Clothes, fit and perspective
For someone who has never really found her own niche, I’m rather interested in niche fashion blogs. They aren’t always sites that you might instantly think of as being relevant to my interests either – as well as following a lot of lingerie focused blogs, I also subscribe to plus size fashion blogs, classic menswear blogs, and fashion blogs aimed at an older reader. Just because I don’t fit into ASOS Curve clothing, will never buy a pocket square for myself (let alone a tweed suit!) and am not yet over the age of 50, doesn’t mean that these blogs aren’t relevant to me. It’s all about perspective. I follow these blogs because I like their styling and accessorising, they introduce me to new brands, are creative with their clothing and often have a fresh outlook on the world. Most of all it’s because they all, to a certain extent, represent what could be considered an outsider view of the mainstream fashion industry.
When I look at glossy fashion magazines and advertising, I don’t see myself represented. I see someone taller and slimmer with different proportions to my own, and so I always have to do a bit of mental adjustment to envision how the clothes would look on me. Most of the time it’s easy enough to do, as I know which styles suit me and there are always certain shapes and colours that I can automatically disregard, but occasionally it becomes as tricky as it was for me to see The Dress as blue and black. Reading blogs where the writer assumes that everyone could easily fit into the same clothes – or where they assume the reader is only there to boost their own ego – quickly becomes as dull as seeing 101 photos of the same outfit in ever so slightly different poses. I like blogs where the author is already a mainstream fashion outsider and so understands clothing from a different perspective.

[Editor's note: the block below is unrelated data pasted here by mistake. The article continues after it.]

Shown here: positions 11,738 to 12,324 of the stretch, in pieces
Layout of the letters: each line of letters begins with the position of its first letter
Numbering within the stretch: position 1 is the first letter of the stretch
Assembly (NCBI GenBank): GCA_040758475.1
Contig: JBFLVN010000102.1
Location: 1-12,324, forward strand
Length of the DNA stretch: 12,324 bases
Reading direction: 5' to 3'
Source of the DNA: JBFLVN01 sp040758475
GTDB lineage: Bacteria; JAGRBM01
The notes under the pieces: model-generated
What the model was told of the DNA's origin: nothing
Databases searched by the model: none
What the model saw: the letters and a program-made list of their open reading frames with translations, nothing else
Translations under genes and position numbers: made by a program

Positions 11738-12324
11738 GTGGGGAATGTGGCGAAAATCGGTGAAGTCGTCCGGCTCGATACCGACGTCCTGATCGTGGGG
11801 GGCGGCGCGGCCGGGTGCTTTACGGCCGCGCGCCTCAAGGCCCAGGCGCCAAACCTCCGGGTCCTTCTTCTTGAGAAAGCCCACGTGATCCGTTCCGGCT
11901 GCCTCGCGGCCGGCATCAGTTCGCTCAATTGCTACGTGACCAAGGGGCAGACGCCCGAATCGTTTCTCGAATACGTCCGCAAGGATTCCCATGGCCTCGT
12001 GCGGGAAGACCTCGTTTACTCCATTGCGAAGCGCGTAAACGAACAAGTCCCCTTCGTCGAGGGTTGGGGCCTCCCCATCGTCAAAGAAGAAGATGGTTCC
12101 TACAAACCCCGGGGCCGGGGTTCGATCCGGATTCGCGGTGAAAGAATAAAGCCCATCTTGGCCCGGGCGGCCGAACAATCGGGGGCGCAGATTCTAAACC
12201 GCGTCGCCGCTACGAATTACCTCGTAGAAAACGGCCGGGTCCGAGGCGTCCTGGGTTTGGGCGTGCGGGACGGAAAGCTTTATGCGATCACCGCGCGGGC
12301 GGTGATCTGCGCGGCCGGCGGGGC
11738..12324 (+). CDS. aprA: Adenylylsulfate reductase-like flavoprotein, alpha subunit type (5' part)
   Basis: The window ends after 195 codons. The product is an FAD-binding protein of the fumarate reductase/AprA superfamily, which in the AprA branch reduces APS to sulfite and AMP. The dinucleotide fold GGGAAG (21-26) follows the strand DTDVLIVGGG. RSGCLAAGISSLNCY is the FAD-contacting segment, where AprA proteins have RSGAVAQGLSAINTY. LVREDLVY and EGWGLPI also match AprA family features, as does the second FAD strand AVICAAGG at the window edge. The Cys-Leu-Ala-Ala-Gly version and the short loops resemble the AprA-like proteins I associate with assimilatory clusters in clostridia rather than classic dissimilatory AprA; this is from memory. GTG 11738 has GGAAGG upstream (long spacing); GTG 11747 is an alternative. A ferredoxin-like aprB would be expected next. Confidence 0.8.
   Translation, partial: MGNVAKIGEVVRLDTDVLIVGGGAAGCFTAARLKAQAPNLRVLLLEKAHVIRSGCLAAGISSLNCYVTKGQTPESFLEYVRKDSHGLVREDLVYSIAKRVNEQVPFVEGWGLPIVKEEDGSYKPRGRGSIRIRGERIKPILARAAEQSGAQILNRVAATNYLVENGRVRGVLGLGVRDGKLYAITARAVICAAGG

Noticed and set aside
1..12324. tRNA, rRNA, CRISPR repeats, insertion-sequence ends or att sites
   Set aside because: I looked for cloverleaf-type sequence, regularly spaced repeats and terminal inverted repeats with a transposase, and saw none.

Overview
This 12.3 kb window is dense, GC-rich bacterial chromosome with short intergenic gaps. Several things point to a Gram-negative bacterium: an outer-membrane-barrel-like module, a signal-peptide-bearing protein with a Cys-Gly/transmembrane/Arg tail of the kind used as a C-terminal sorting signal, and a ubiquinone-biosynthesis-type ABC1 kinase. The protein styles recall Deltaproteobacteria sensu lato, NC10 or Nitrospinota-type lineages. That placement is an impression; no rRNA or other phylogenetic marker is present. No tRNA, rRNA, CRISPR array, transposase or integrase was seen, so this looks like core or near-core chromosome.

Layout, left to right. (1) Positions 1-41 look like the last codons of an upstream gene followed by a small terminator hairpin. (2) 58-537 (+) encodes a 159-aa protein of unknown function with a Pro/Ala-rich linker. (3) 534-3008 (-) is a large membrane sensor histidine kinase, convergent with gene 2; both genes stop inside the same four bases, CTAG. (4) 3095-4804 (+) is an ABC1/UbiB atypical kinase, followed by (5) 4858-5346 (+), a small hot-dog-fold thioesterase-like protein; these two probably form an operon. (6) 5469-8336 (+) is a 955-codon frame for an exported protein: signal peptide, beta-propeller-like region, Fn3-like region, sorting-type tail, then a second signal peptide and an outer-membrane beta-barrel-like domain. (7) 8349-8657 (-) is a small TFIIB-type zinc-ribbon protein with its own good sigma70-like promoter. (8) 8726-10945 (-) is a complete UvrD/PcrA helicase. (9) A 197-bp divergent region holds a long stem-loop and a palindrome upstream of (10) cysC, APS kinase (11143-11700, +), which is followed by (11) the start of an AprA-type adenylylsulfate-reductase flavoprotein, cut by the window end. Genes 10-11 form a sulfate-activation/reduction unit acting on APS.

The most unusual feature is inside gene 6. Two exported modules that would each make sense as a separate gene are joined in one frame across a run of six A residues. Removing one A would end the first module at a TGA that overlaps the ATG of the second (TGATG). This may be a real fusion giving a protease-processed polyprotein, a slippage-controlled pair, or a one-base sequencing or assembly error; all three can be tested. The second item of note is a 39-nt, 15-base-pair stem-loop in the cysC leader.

When someone explains in a fashion blog post that they are tall and have a long torso, it shows that they have a better understanding of the issues relating to the fit of a jacket or a dress. Their posts will be more relevant to me because I know that they’re not assuming that clothes fit everyone in the same way. A review that says “OMG, this bra is perfect!” is not as useful as one which explains why the bra does/doesn’t fit correctly. In the same way, a photoshoot showing the same non-standard body type in trousers with differing cuts is more likely to illustrate why certain styles look better on particular people. Our perspective becomes warped when we are only exposed to images of clothing on the same body types over and over again, whereas photographs of people who look different help to expand our minds and cause us to think that little bit harder. My problem with the Guardian’s Fashion for All Ages is that the models all have the same body type, which is rarely the case as we age. Showing fashionable clothing on a tall slender 70-year-old does not really illustrate style for all ages in the same way that using a non-model with middle aged spread would do.
Seeing the world from someone else’s perspective is something that we should all do once in a while – it helps us to be more understanding of others and it helps us get a grip on our own lives. Diversity in fashion imagery helps us understand that we are not alone, and it also helps us understand the levels of privilege we have. I may not think that I am represented in the mainstream fashion media but, as an able-bodied white woman, the majority of models are closer to my body type than I may at first have realised.